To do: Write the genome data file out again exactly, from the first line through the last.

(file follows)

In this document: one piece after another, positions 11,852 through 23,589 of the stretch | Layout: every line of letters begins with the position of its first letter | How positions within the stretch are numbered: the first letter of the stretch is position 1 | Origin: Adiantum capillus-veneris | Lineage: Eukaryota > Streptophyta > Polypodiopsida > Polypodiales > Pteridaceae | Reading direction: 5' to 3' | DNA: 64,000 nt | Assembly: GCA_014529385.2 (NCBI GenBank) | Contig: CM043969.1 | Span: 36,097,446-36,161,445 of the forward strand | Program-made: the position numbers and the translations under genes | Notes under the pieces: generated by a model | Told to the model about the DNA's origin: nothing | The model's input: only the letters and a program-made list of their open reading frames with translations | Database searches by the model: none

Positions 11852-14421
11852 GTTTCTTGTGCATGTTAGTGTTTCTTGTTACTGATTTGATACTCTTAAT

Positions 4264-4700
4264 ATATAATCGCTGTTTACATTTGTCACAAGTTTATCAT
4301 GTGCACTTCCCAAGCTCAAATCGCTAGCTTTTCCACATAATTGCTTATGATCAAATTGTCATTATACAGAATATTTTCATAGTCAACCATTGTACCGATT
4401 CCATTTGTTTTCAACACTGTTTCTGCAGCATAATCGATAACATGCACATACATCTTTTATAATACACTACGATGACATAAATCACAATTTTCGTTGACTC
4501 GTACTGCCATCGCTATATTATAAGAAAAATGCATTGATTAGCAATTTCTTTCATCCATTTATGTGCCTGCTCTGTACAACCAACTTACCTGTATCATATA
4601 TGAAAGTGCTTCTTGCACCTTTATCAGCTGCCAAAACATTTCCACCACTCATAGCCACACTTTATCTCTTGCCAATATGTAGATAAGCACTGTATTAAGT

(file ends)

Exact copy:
In this document: one piece after another, positions 11,852 through 23,589 of the stretch | Layout: every line of letters begins with the position of its first letter | How positions within the stretch are numbered: the first letter of the stretch is position 1 | Origin: Adiantum capillus-veneris | Lineage: Eukaryota > Streptophyta > Polypodiopsida > Polypodiales > Pteridaceae | Reading direction: 5' to 3' | DNA: 64,000 nt | Assembly: GCA_014529385.2 (NCBI GenBank) | Contig: CM043969.1 | Span: 36,097,446-36,161,445 of the forward strand | Program-made: the position numbers and the translations under genes | Notes under the pieces: generated by a model | Told to the model about the DNA's origin: nothing | The model's input: only the letters and a program-made list of their open reading frames with translations | Database searches by the model: none

Positions 11852-14421
11852 GTTTCTTGTGCATGTTAGTGTTTCTTGTTACTGATTTGATACTCTTAAT

Positions 4264-4700
4264 ATATAATCGCTGTTTACATTTGTCACAAGTTTATCAT
4301 GTGCACTTCCCAAGCTCAAATCGCTAGCTTTTCCACATAATTGCTTATGATCAAATTGTCATTATACAGAATATTTTCATAGTCAACCATTGTACCGATT
4401 CCATTTGTTTTCAACACTGTTTCTGCAGCATAATCGATAACATGCACATACATCTTTTATAATACACTACGATGACATAAATCACAATTTTCGTTGACTC
4501 GTACTGCCATCGCTATATTATAAGAAAAATGCATTGATTAGCAATTTCTTTCATCCATTTATGTGCCTGCTCTGTACAACCAACTTACCTGTATCATATA
4601 TGAAAGTGCTTCTTGCACCTTTATCAGCTGCCAAAACATTTCCACCACTCATAGCCACACTTTATCTCTTGCCAATATGTAGATAAGCACTGTATTAAGT